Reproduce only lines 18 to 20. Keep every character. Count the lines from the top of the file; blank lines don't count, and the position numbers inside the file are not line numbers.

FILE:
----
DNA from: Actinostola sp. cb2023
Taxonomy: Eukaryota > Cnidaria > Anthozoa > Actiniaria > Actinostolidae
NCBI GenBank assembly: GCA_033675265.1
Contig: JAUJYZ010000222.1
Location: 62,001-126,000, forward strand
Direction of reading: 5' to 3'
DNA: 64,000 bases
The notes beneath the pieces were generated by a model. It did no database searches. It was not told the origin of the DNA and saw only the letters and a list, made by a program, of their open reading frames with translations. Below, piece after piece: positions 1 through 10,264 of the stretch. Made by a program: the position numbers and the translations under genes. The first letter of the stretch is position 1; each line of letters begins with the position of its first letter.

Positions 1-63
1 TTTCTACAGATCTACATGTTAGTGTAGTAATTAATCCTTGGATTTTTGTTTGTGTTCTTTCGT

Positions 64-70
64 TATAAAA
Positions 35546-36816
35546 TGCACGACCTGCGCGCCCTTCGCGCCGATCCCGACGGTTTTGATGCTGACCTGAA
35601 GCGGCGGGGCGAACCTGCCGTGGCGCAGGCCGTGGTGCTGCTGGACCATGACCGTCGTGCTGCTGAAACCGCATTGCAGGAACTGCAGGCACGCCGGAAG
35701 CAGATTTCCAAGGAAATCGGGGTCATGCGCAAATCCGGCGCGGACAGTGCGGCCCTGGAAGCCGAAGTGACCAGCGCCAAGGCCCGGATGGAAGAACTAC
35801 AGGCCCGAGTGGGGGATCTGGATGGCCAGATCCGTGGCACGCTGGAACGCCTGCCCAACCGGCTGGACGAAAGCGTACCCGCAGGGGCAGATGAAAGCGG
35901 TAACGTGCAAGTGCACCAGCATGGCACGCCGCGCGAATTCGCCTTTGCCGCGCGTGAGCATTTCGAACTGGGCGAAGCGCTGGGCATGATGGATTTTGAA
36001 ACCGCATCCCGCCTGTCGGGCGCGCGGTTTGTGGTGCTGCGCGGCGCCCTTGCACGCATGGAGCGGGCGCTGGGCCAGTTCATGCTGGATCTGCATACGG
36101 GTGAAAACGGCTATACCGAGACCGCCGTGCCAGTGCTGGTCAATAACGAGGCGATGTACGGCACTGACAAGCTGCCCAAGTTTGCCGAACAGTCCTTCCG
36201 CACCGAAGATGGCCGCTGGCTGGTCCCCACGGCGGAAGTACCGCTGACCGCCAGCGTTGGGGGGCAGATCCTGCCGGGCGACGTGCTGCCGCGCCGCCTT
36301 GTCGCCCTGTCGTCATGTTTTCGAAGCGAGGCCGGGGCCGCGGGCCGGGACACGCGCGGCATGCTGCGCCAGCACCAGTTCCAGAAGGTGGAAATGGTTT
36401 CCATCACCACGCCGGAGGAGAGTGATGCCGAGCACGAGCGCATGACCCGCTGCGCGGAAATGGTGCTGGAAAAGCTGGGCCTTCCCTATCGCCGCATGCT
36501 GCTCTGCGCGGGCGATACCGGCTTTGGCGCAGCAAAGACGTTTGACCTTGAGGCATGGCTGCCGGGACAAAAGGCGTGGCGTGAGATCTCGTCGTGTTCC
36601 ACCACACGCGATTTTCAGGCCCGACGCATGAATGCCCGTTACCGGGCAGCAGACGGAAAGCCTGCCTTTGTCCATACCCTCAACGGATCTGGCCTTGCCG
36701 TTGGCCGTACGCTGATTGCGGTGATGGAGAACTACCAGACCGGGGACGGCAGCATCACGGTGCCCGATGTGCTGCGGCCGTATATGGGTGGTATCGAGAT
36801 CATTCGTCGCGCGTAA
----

35901 TAACGTGCAAGTGCACCAGCATGGCACGCCGCGCGAATTCGCCTTTGCCGCGCGTGAGCATTTCGAACTGGGCGAAGCGCTGGGCATGATGGATTTTGAA
36001 ACCGCATCCCGCCTGTCGGGCGCGCGGTTTGTGGTGCTGCGCGGCGCCCTTGCACGCATGGAGCGGGCGCTGGGCCAGTTCATGCTGGATCTGCATACGG
36101 GTGAAAACGGCTATACCGAGACCGCCGTGCCAGTGCTGGTCAATAACGAGGCGATGTACGGCACTGACAAGCTGCCCAAGTTTGCCGAACAGTCCTTCCG